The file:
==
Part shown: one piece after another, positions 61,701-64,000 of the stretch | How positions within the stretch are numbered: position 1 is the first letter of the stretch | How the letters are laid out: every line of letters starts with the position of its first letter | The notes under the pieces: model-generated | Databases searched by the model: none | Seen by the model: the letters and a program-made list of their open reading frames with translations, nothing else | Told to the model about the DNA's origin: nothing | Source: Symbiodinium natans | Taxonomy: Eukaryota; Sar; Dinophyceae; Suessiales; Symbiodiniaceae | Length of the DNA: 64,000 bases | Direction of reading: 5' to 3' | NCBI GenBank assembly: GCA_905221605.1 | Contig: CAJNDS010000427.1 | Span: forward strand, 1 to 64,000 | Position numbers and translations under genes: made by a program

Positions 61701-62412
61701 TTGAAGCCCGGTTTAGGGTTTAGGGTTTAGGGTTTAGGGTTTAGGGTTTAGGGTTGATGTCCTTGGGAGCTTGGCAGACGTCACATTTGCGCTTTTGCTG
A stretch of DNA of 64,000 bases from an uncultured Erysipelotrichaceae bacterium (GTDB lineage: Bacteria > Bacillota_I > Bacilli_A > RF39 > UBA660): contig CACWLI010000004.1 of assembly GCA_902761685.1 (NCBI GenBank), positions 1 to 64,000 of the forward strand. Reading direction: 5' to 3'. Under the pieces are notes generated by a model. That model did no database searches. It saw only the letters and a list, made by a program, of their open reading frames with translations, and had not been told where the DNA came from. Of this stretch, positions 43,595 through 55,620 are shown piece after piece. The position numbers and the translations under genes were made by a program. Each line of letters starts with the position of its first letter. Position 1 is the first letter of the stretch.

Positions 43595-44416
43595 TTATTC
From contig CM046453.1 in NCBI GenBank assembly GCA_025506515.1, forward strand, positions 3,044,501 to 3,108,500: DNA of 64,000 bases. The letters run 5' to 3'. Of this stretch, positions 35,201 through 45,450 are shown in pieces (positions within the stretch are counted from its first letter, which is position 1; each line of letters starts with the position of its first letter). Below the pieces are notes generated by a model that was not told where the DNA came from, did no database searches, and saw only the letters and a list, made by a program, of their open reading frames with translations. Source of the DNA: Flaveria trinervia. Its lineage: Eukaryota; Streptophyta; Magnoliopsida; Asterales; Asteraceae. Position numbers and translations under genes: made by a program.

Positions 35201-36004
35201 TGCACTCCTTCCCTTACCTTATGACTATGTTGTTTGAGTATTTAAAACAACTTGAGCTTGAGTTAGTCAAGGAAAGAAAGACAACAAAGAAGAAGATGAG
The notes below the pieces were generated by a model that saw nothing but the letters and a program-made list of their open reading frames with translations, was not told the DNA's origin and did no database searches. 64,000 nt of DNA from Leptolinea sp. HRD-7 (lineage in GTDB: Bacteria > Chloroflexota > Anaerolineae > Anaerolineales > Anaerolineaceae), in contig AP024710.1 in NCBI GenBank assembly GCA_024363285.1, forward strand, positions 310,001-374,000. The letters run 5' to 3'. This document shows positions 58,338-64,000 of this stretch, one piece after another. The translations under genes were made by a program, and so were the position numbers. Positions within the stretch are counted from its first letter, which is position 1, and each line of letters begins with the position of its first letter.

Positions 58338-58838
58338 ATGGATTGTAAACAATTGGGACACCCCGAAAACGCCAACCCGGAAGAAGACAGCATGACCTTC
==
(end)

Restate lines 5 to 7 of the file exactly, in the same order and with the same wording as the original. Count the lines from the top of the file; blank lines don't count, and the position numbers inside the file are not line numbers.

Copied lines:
Positions 43595-44416
43595 TTATTC
From contig CM046453.1 in NCBI GenBank assembly GCA_025506515.1, forward strand, positions 3,044,501 to 3,108,500: DNA of 64,000 bases. The letters run 5' to 3'. Of this stretch, positions 35,201 through 45,450 are shown in pieces (positions within the stretch are counted from its first letter, which is position 1; each line of letters starts with the position of its first letter). Below the pieces are notes generated by a model that was not told where the DNA came from, did no database searches, and saw only the letters and a list, made by a program, of their open reading frames with translations. Source of the DNA: Flaveria trinervia. Its lineage: Eukaryota; Streptophyta; Magnoliopsida; Asterales; Asteraceae. Position numbers and translations under genes: made by a program.